Harvard Business Review Blog Network. Early on, Pallotta agreed with the sentiment I expressed in Like Steve Jobs, Tim Cook Doesn't Care About Apple Stock: "If you want a brilliant lesson in focus and discipline, watch Tim Cook right now." Excellent way to open an AAPL article during these times. Because there's no doubt in my mind -- if you walked into Tim Cook's office and complained about the stock price, he would send you out on your ear: I've got a damn company to run!. Cook has tunnel vision. The stock price, over the short term, means absolutely nothing to him. He knows what's up, not some cub reporter at a far-flung Wall Street Journal Asia outpost. Read this twice because Pallotta absolutely nails it here:
The critics that are screaming right now are intellectually lazy. They're throwing temper tantrums instead of looking at the big picture. Like two-year-olds, they don't really know what they want. And they're not happy when they get it, anyway. Apple could unveil a new car and they'd say Apple's days are over because it's just bet its future on an industry it knows nothing about. Not unlike, say, Apple's entrance into the mobile phone industry. I bet that if Apple did unveil a time machine, they'd claim it wasn't fast enough.
Tim Cook is taking exactly the right approach, staying the course, despite distracting expectations swirling around him. Apple is a marvel of human achievement. Why waste the beautiful sight of it by casting your gaze on a group of misbehaving children who have never accomplished anything remotely close to it in concept or scale and don't have the faintest understanding of how something this remarkable operates and grows in the first place?Brilliant. I don't agree with everything Pallotta wrote. Speaking of "intellectually lazy," he made the standard Apple vs. Amazon.com ( AMZN) valuation argument and rehashed the old, context-lacking Steve Jobs committed the same errors Tim Cook is line. But, it's all good, because I see where he was going with it. I refuse to allow sideline gripes to take away from his thoughtful, bigger picture argument. This whole mess has investors in an almost impossible position. Very few people should be trading AAPL. Dig Robert Weinstein's excellent trading-focused AAPL articles and follow him on Twitter, but be careful; few people are as nimble as Robert and Tom DeMark, Market Studies founder and CEO highlighted in Robert's piece. Even if AAPL goes up in a straight line from here, I'm not sure it's suitable for most long-term investors any longer. You need to be able to sleep at night; not worry that your future could come under fire thanks to an errant headline on a shaky iPhone 5 source report. That said, you need to assess the situation for yourself on the basis of your personal financial situation and psychological makeup. Don't take this conversation with yourself lightly. AAPL has become serious business; it's no longer a moving party on the way to $1,111.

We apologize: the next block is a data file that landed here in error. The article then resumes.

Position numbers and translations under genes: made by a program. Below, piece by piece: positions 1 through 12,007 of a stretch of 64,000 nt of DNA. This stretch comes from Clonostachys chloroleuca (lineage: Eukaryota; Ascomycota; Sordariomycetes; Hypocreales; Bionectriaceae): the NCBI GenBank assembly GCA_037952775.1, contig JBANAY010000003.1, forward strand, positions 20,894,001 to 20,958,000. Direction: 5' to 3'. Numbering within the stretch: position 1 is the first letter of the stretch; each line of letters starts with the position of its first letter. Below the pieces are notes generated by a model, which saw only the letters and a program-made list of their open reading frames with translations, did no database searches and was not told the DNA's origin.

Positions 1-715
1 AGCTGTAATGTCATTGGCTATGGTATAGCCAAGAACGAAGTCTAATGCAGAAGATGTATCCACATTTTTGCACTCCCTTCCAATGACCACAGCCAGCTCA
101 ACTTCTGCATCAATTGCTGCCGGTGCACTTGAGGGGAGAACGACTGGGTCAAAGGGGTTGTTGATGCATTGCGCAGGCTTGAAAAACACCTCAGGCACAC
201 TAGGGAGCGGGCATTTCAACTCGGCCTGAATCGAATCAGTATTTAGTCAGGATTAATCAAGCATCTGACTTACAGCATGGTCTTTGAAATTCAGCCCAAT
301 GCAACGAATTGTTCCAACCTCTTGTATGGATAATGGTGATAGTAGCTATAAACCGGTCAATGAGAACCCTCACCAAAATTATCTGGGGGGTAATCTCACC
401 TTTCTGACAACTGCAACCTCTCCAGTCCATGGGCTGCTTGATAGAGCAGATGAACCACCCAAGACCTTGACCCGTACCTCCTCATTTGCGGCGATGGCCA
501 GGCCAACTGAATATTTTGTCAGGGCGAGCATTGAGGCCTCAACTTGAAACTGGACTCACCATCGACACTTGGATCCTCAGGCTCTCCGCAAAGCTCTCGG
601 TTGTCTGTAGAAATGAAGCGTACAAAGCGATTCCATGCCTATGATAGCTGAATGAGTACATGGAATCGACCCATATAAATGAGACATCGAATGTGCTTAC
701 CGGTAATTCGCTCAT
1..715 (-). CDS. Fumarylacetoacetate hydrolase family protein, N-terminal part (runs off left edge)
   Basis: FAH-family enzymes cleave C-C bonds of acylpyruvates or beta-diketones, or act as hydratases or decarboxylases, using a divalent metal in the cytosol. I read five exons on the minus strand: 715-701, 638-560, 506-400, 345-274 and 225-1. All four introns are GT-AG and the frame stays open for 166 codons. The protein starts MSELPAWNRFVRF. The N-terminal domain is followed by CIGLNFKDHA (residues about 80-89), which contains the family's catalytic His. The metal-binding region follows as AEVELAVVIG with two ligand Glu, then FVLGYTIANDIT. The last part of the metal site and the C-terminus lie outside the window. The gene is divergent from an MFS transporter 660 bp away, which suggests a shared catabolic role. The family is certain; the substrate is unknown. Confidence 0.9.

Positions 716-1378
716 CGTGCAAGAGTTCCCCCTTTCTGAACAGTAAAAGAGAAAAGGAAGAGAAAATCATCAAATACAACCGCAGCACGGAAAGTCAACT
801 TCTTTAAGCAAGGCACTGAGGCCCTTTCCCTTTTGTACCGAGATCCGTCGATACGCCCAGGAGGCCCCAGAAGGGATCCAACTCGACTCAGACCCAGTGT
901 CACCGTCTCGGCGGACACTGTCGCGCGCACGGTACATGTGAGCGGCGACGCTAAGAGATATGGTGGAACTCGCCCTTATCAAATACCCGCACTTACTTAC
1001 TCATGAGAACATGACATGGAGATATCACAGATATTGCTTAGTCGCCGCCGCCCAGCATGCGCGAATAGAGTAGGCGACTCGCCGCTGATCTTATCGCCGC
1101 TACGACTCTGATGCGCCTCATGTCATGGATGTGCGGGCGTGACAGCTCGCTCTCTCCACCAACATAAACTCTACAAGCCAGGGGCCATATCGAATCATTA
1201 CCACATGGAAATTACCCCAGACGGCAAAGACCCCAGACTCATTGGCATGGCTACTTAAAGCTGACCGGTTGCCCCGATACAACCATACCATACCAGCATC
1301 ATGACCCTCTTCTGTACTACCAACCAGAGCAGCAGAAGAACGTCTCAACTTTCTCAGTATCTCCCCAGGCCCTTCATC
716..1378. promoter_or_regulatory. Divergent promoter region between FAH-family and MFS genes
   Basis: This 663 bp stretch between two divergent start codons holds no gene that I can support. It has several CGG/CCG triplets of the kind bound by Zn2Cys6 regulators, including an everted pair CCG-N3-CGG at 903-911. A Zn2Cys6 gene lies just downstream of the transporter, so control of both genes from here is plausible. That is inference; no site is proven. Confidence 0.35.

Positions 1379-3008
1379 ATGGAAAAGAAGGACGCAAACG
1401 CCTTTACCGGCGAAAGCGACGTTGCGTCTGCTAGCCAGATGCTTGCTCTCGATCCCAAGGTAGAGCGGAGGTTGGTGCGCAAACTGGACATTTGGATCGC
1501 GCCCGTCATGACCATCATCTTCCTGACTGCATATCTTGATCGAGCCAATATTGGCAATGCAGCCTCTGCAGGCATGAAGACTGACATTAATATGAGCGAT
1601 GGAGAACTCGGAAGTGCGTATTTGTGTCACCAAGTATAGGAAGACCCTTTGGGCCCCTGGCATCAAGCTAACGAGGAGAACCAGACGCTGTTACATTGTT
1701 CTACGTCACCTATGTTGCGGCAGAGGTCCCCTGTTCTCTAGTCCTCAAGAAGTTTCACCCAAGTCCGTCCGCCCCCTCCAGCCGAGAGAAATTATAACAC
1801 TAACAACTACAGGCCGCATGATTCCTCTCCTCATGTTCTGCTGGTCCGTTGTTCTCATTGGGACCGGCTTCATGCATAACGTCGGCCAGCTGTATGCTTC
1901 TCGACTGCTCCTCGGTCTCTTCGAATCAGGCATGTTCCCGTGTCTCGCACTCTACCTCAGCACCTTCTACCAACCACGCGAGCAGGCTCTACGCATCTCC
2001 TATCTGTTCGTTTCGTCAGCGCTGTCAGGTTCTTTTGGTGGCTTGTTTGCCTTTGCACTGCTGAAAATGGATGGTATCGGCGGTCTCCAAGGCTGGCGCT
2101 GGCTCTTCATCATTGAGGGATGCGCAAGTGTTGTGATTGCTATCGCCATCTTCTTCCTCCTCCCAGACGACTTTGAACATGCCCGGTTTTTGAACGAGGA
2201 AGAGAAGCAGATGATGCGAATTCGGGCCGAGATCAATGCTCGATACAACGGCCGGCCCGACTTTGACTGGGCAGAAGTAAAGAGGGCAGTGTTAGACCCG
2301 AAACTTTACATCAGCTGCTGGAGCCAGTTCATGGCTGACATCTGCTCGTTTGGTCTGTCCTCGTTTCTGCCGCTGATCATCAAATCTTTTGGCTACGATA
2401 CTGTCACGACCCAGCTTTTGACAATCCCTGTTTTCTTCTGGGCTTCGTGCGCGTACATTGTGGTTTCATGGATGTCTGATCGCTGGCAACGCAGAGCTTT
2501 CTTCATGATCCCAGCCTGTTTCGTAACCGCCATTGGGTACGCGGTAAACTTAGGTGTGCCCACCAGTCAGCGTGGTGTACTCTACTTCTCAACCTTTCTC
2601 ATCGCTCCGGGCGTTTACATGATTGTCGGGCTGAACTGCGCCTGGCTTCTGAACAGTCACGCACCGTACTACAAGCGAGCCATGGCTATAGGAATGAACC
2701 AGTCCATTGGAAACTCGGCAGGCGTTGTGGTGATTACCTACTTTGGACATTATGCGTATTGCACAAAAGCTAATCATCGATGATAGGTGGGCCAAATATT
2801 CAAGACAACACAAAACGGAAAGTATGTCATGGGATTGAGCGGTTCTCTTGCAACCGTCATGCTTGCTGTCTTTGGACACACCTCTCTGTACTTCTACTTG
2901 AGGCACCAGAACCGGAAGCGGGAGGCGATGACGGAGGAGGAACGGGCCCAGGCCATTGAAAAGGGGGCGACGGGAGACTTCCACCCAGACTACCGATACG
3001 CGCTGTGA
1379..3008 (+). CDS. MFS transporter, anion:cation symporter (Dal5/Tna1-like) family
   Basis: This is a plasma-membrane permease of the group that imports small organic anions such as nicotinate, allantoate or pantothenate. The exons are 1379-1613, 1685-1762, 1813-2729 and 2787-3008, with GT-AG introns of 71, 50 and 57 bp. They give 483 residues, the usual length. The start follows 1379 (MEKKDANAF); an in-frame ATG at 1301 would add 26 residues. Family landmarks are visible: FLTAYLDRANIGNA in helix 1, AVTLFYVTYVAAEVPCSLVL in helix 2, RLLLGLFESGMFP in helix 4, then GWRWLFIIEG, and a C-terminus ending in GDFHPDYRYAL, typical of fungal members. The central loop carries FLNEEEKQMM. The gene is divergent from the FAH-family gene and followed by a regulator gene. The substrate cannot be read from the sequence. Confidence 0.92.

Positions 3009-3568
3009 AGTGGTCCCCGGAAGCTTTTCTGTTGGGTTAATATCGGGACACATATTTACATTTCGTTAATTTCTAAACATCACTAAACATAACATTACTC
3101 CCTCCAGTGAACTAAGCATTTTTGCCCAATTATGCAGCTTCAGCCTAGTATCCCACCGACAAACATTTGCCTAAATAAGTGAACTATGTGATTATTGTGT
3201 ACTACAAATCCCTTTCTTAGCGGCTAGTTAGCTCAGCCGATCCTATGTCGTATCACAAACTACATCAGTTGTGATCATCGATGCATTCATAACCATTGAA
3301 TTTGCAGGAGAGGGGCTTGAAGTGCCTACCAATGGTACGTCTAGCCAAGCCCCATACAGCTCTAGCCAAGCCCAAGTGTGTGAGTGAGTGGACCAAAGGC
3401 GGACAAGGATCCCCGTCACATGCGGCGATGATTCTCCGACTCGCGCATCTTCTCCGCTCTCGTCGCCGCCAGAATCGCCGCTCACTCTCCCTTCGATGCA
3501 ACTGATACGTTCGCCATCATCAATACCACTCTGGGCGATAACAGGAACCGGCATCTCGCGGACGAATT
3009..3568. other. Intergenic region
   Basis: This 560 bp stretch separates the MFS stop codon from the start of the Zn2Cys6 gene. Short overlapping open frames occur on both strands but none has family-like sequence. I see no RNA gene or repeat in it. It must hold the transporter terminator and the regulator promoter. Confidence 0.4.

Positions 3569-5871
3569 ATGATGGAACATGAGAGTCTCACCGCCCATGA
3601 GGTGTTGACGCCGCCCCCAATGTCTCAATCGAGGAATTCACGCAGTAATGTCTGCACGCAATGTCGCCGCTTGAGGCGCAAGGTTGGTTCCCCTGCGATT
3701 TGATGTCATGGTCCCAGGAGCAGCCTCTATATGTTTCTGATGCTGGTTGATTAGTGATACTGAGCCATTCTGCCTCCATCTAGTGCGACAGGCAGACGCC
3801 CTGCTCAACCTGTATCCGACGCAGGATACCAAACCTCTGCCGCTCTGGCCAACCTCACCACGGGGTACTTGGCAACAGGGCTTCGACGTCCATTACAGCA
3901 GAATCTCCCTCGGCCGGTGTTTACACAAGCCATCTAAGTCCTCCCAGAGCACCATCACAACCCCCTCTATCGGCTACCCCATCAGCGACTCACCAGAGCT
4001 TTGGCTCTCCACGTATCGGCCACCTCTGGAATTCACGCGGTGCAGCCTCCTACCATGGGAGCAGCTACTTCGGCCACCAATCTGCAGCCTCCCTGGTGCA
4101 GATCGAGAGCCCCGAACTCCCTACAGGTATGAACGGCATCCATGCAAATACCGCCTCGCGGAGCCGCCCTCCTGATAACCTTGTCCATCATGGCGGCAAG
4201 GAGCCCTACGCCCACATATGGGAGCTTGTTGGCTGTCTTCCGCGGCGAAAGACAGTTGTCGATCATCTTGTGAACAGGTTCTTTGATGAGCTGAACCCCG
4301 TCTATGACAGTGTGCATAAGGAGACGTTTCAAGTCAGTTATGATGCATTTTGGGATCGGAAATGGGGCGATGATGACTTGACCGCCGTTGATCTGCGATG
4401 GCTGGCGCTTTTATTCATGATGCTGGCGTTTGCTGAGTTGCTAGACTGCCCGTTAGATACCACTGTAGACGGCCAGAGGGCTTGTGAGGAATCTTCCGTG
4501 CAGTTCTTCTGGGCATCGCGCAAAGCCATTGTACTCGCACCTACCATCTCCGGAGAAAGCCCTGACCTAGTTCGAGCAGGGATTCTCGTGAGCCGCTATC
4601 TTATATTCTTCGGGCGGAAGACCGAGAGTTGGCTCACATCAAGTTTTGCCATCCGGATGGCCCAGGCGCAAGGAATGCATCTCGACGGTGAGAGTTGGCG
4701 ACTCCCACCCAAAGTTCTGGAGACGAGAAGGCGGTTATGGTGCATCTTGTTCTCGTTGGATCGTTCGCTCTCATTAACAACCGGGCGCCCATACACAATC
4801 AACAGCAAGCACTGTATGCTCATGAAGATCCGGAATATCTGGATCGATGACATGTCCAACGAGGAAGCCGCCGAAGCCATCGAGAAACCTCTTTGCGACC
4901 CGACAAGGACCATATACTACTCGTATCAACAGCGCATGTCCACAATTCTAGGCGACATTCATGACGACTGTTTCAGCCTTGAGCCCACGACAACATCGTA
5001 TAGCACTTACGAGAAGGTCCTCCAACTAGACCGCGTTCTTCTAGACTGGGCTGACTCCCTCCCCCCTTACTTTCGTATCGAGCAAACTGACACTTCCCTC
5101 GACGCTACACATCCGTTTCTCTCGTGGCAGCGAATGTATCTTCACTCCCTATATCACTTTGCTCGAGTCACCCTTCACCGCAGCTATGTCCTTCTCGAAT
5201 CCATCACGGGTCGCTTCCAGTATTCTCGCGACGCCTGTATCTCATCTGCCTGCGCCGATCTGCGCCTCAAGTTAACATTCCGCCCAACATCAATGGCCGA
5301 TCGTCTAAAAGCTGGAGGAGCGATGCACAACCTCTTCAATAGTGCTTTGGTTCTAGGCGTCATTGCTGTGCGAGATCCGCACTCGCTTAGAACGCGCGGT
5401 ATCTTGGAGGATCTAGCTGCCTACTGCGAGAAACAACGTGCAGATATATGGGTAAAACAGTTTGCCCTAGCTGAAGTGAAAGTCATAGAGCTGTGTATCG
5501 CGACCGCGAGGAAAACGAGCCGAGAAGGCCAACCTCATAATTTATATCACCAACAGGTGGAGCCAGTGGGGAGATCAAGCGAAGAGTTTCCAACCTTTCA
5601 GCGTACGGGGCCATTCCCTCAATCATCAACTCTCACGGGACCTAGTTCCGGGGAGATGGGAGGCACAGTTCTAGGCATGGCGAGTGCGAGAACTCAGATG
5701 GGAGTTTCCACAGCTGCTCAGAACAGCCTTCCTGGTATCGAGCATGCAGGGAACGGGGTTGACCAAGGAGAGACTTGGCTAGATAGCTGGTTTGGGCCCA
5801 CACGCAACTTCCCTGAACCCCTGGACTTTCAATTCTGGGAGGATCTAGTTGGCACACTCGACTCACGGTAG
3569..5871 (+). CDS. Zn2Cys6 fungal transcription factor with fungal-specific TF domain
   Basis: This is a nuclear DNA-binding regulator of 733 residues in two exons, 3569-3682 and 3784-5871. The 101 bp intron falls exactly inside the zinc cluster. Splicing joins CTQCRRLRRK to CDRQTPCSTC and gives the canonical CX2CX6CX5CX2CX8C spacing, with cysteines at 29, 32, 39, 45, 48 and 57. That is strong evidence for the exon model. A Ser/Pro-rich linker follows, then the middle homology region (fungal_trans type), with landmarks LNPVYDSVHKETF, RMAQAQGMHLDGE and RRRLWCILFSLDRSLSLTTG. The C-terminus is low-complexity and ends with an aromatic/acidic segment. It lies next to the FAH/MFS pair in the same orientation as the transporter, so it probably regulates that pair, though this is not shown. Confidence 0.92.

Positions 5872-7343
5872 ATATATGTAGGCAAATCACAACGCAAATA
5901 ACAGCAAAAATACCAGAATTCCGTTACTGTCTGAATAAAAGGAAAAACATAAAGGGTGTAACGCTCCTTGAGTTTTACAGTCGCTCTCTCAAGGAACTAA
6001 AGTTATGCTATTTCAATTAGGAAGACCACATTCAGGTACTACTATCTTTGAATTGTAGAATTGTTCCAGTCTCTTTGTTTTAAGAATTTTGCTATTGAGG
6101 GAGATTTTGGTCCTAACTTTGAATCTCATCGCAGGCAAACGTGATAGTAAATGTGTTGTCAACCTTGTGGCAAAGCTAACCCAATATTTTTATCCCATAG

But, if Apple misses earnings, it might be the ultimate bear trap. Apple's Cook and Peter Oppenheimer report next week. We say this before every Apple release, but this one probably is the most important in the company's history. If Apple misses, or otherwise disappoints, the stock could make the recent collapse look tame. That might just present an opportunity of epic proportion for certain, thick-skinned, well-off and experienced long-term investors. Somebody who can take the heat and afford -- in the literal sense -- the inherent risk associated with buying AAPL in the doldrums. Through all of this noise and hysteria, we're not only forgetting that Cook -- not The Wall Street Journal -- knows the score. We're not only ignoring the case that's actually logical -- AAPL reasserting itself and making a run for $1,000 after all. We are forgetting about that period between Apple products I often call "the bridge." Apple could crush holiday-period numbers, but guide soft for the January-March period and the stock dives. It goes back to the unrealistic expectations Pallotta discussed. In the past, Apple has been able to bridge the gap between big launches, largely because of the presence of Steve Jobs and the "newness" of iPad and iPhone. We no longer have these crucial factors, but, chances are, we have "the next big thing." We have a sorry lack of competition. An earnings miss might actually work in the patient bull's favor. Remember, we're not talking about an overvalued company struggling to grow revenue and earnings and take control of mindshare and market share. We have the exact opposite. That should be the lead story; not misguided noise, smoke and mirrors. Follow @rocco_thestreet --Written by Rocco Pendola in Santa Monica, Calif.